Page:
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Distributed PKI vs Traditional PKI

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Distributed PKI vs Traditional PKI

Is Blockchain-based PKI a game-changing new technology or a solution that misses the mark?

· Security Zone ·
Free Resource

With the rise of cryptocurrency, blockchain technology has grown from an obscure niche solution to one of the most hyped new technologies of the last decade. Enthusiasts are claiming blockchain will revolutionize entire industries. Traditional PKI solutions and the Certificate Authority (CA) companies delivering these traditional PKI solutions are no exception.

Several blockchain-based PKI solutions have been proposed, and a few have been implemented. The groups developing distributed, or blockchain-based PKI solutions, claim they will replace traditional systems and solve problems with “old school” PKI implementations.

Hype vs Reality of Distributed PKI

Distributed PKI pundits point out a number of failures with traditional PKI solutions and claim that distributed PKI solutions address these shortcomings. Understanding the promise of distributed PKI requires a close examination of these claims.

These arguments conflate criticism of the fundamental architecture with criticism of business models, common practices, or even individual companies. It is important to compartmentalize these concerns. While indeed the public CA DigiNotar was hacked, it takes a vast leap to conclude that one organization’s failure nearly a decade ago equates to the wholesale dismissal of an entire technology paradigm.

Note also that many of the above arguments are flawed in their facts or their reasoning. For example, Symantec’s mis-issuance of certificates in Google’s name was one of the key incidents that ultimately led to Google’s deprecation of trust for Symantec’s roots and forced Symantec to completely exit the digital certificate business. So oversight and accountability certainly were present in that case.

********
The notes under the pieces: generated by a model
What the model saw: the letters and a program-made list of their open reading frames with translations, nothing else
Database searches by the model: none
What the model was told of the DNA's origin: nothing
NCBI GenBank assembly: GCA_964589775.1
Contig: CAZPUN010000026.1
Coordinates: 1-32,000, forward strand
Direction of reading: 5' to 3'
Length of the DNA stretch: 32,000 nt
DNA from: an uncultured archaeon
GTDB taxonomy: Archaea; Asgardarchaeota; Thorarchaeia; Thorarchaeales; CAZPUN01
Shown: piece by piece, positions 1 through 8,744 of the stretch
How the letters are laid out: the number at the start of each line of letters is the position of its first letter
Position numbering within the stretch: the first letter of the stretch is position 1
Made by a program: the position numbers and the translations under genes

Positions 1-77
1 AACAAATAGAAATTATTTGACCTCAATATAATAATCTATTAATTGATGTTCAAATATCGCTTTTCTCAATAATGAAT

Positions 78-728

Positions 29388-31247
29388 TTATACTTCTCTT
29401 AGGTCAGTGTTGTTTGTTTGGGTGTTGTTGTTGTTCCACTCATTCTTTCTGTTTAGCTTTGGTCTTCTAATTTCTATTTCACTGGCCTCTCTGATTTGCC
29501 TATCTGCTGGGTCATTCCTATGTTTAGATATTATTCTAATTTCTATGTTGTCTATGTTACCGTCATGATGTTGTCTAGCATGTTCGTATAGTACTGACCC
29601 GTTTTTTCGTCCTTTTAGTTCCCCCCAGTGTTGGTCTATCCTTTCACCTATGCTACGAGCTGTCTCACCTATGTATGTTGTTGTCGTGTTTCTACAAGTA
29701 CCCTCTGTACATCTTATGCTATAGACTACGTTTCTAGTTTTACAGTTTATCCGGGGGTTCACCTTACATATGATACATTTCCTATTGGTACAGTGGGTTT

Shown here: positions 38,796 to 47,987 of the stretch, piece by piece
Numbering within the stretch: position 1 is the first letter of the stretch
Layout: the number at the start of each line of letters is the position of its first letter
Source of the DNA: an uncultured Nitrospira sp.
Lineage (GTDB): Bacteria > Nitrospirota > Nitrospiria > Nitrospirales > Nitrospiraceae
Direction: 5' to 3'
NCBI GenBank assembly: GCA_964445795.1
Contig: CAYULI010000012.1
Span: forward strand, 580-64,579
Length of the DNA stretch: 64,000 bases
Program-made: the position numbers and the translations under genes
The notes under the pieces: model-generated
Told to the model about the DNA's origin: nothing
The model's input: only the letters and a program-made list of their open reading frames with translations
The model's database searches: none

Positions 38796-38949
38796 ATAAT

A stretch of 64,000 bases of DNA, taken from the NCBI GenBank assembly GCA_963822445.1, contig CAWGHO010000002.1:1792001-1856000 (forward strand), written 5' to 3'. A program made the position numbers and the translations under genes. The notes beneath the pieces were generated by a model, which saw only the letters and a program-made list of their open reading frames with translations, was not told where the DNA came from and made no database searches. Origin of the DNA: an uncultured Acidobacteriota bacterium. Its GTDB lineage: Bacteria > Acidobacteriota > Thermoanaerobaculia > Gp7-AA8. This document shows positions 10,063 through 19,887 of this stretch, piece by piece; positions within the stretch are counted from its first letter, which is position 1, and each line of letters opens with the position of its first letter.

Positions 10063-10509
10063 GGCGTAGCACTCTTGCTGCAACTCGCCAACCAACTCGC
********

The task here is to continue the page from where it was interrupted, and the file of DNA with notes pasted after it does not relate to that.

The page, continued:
Claimed Advantages of Blockchain-Based PKI 

Distributed PKI advocates say that because blockchain solutions run on tens of thousands of computers simultaneously, their design eliminates the risks of “Old School PKI systems” because:

  • Blockchain is an open, transparent, and secure architecture.
  • Anyone can read all of its contents; companies don’t need to put their trust in CAs
  • If someone issues a cert in someone else’s name, it’s seen by everyone on the chain

CAs have implemented certificate transparency logs on which all issued certificates are published, and this provides the security advantages claimed with distributed PKI.

The Reality of Distributed PKI

Distributed PKI advocates focus heavily on supposed weaknesses in traditional PKI systems, but in doing so fail to address critical components of any PKI implementation. A modern PKI solution must provide many critical capabilities that are not clearly addressed by blockchain-based systems.

The Need for a Centralized Authority